The simulated data set contained five genetic loci associated with the case-control status (Loci A to F). According to the simulation schema of Problem 3, a simulated genetic interaction effect between Locus A on chromosome 16 and Locus C on chromosome 6 was modulated by the DR alleles. In Stage 1, we were able to detect the simulated Loci C on chromosome 6, D on chromosome 6, and E on chromosome 18, which passed Bonferroni correction in both logistic regression models with adjustment for covariates and without adjustment for covariates (Fig. 1). Locus F on chromosome 11 was detected by the additive and dominance model. Locus A on chromosome 16 was only identified by the logistic model with covariates in Stage 1 of the simultaneous design with a p-value < 10-3. Overall, we detected SNP × SNP interactions involving C*C, F*F and F*chromosome 1 loci.
The simultaneous method optimizes the search for interaction effects between SNPs that provide some indication of marginal associations. This situation is most appropriate for disease models with additive polygenic effects. The advantage of the conditional design, on the other hand, is that it can capture interactions with loci that have no marginal effects, and as such is expected to be valid over a wider range of disease models. With our data, neither approach was able to capture the real underlying interaction between Loci A and C. Posterior testing for interaction between these loci revealed a p-value of 0.0015 with the additive model adjusted for covariates [Eq. (4)] and a p-value of 0.0001 with the additive model without adjusting for covariates, which was insufficient to be detected after multiple testing adjustment. We mention here that we used only the first replicate of GAW15 Problem 3 simulated data due to computational constraints, but the analysis of more replicates may have provided different results.
An important advantage of the conditional design in a real data set, is that Step 1 should provide only a small number of globally significant SNPs (i.e., two or three), which are then tested in pairwise combination with the full complement of SNPs in the study. As such, the conditional design should generate fewer interaction tests than the simultaneous design. In the GAW15 simulated data set, however, over 400 SNPs remained significant after adjustment for multiple testing in Stage 1 and caused a special situation in which the conditional design exploded into many interaction tests and lead to the physical proximity interaction effects that we detected with both approaches. It is not clear why there were so many significant results on chromosome 11 and it would be interesting to validate those results by testing the other replicates. The use of logistic regression for the detection of interactions has the disadvantage of performing poorly with high dimensionality, which can lead to false positives and decreased power. In the present study for instance, the conditional approach with additive and dominance effects required the estimation of 16,279,364 parameters from 32,154,500 observations. Another potential problem with logistic regression is the phenomenon of the separation or quasi-separation of data. This occurs in the fitting process of the logistic model when the likelihood converges while at least one parameter estimate diverges to infinity. Quasi-complete separation of data, however, was only observed in 0.3% of the tests that we performed with the additive model with covariates in this study. High correlations between predictors, referred to as multicollinearity, may also decrease the power of the logistic regression. This may occur with SNPs that are in high LD. Multicollinearity due to linkage disequilibrium could, however, be addressed statistically by combining SNPs that are in high LD into haplotypes.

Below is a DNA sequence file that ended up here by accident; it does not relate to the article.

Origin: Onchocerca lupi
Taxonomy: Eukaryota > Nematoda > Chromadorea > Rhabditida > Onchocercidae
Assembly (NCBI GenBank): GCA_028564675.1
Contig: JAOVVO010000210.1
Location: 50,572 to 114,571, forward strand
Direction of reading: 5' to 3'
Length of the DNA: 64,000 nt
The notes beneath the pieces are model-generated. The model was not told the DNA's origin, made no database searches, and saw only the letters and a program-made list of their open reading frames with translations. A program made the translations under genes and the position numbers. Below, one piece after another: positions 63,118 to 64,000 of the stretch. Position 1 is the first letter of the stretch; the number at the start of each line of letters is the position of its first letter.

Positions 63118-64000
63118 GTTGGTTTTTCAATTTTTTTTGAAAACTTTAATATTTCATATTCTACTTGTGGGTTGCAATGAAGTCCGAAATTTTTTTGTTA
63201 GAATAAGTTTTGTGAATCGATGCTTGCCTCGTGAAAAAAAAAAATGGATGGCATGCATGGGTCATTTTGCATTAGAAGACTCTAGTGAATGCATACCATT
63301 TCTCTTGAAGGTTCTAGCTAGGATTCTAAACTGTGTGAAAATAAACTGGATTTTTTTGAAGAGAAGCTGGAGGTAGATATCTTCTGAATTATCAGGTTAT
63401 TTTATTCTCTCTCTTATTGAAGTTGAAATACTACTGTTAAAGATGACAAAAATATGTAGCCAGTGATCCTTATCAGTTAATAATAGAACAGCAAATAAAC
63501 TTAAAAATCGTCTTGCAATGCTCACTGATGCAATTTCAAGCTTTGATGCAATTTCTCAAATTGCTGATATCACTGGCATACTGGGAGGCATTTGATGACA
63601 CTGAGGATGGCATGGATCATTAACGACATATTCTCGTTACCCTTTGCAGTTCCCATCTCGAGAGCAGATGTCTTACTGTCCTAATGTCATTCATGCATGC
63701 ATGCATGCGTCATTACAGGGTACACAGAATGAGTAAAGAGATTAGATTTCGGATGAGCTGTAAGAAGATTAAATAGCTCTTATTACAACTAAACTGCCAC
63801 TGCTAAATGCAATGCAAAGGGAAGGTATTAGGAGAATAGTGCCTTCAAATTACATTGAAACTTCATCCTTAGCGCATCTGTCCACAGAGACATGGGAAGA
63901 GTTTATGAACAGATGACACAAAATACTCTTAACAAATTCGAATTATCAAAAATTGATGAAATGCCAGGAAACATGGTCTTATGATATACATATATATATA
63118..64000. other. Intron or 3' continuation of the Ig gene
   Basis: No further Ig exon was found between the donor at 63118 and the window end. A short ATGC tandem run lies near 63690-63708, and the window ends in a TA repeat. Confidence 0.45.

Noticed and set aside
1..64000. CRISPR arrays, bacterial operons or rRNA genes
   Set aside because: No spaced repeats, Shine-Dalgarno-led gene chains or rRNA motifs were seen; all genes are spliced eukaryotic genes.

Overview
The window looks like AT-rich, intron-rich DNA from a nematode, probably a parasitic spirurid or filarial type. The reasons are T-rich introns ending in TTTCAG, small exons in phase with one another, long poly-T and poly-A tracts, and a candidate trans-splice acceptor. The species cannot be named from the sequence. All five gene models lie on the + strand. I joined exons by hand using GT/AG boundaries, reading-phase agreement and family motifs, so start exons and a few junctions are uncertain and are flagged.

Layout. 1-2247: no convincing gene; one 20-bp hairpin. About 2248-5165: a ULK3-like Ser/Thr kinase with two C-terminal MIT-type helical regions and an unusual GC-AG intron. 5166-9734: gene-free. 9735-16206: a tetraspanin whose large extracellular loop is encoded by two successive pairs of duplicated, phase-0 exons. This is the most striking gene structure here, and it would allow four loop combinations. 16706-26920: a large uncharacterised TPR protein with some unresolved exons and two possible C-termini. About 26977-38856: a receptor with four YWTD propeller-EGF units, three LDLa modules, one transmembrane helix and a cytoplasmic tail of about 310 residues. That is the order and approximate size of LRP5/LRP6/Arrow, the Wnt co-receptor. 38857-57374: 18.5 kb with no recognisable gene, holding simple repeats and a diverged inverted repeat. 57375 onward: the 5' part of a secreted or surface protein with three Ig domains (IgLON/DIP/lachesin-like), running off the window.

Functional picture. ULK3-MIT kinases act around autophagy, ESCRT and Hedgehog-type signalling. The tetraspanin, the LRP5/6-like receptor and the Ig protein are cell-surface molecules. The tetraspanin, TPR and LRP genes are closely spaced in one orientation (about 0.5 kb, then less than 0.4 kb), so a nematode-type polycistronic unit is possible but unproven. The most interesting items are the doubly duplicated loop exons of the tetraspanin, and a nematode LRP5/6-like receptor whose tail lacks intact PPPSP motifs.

The significant interactions found by the full logistic regression model with both dominance and additive effects [Eq. (3)] were all captured by the additive effect coefficient (i aa ). We conclude from our results that using a model with only the additive genetic effects of two SNPs should capture most of the underlying interactions and will reduce the multiple testing otherwise imposed by the four interaction terms. A large portion of the interactions that we detected resulted from SNP pairs that were within 1000 kb of each other. Our results clearly highlight the need to include an additional step or procedure to account for locus proximity in the evaluation of interaction effects. All remaining interactions without exception were false positives that included a SNP with exceptionally high marginal signals from chromosome 11 or chromosome 6 (Fig. 1). Those SNPs with excessively high marginal signals (p-values < 10-200) are likely to be responsible for the false-positive signals. This finding draws attention to the importance of directing further work toward the evaluation of the impact of strong marginal SNPs in interaction modeling.
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This work was supported by funds from Genome Quebec and Genome Canada. MPD is supported by the FRSQ.
This article has been published as part of BMC Proceedings Volume 1 Supplement 1, 2007: Genetic Analysis Workshop 15: Gene Expression Analysis and Approaches to Detecting Multiple Functional Loci. The full contents of the supplement are available online at http://www.biomedcentral.com/1753-6561/1?issue=S1.
The author(s) declare that they have no competing interests.